But when I think about it – it’s often a hassle, I feel duty bound to do it, especially since some meanies don’t. Then you have to work it out – find change, find a note, calculate, add it to the credit card machine, round it up, round it down, negotiate with other guests – it would be better not to bother at all but instead to be legally banned and acceptably dissolved so no one ever has to tip again anywhere in the world. I mean it’s just a matter of time before this old tradition dies. And of course the thing is not every country tips, some find it insulting, while others have adopted it by ways of the management making more money, while others have a 5% levy and others will chase you up the street if you don’t pay 20% – you need to do your research before you can land on foreign soil – it’s a mind field.

Of course as a young waitress working myself through catering college, I loved the tips – my wages were the bare minimum or what the owners could get away with & tips made the difference between buying a single or buying an album that weekend. But of course when the manager found out what I was taking in tips for my excellent service and hard work they decided to collect them all up in a large pot and divide them between all staff including the creepy chef who owned the place, the bleached blond 21 year old manager who was married to him and their niece the pot washer – those tips mounted up but never got divided, not with me anyway.

That’s the other problem with tips – the problem of them never getting to the ones giving you the good service, often ending up in the boss’s pocket or sometimes used as a buffer for low wages when the service charge is forced on to the bill. It’s all so complicated in its truth and variants.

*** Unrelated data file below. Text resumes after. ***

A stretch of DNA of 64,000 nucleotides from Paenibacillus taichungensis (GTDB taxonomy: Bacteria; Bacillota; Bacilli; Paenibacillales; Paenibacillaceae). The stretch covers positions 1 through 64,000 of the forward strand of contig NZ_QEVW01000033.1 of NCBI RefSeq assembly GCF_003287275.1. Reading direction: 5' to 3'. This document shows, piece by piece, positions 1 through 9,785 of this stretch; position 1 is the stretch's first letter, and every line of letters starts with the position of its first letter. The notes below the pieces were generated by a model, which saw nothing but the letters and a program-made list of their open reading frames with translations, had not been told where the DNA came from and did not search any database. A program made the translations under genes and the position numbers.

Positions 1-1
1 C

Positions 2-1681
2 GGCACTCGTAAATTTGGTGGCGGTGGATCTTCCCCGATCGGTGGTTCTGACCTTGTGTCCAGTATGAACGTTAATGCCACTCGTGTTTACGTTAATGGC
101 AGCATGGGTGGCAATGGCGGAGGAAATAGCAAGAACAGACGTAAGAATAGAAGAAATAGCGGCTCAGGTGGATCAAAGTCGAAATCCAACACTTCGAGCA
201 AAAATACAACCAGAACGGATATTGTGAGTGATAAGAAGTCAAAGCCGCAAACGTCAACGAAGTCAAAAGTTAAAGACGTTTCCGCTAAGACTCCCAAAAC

I really believe the majority of people would prefer to pay a little extra, not as a percentage added to the bill but included in the food costs, also knowing that the staff are paid well enough to offer you the same good service as everyone else – gone are the days of Edwardian servants in pantaloons, serving wenches with busty boobs & rotten teeth along with butlers in tails taking bribes to offer you the best table next to the Kray Twins for a few shillings. We are in a century of equality with equal opportunity’s & a choice of restaurants that everyone can enjoy from the shoe maker to the candle wick factory owner.

We are in the age of the internet, the age of space craft crashing on to mars, the age of gastronomy on a rectangle slate with foam and smoke – shouldn’t we be dropping the condescending bribes of coins from four millennia ago. With the age of contactless cards and watches you can swipe it really is a matter of time before the ‘ole English tip’ is a thing of yester-year along with cheque books.


But for now 10% will have to do – – – unless you can TIP BOMB, a new craze, when you give an extraordinarily large and generous tip to spread joy and happiness, mainly to those who really need it.


What does the web say?



Interestingly enough Americans tip 10-20% while we average out at 11%, while some countries would find it insulting like Scandinavian countries, China and Japan. While I know the British have a minimum wage and tips are a bonus, Americans pay is 1/3 less with the exception that tips will make up the other 2/3 of their wages meaning often without them they wouldn’t be able to live comfortably.

https://en.wikipedia.org/wiki/Gratuity – interesting list of country’s who do or do not tip.



By Zena Leech-Calton ©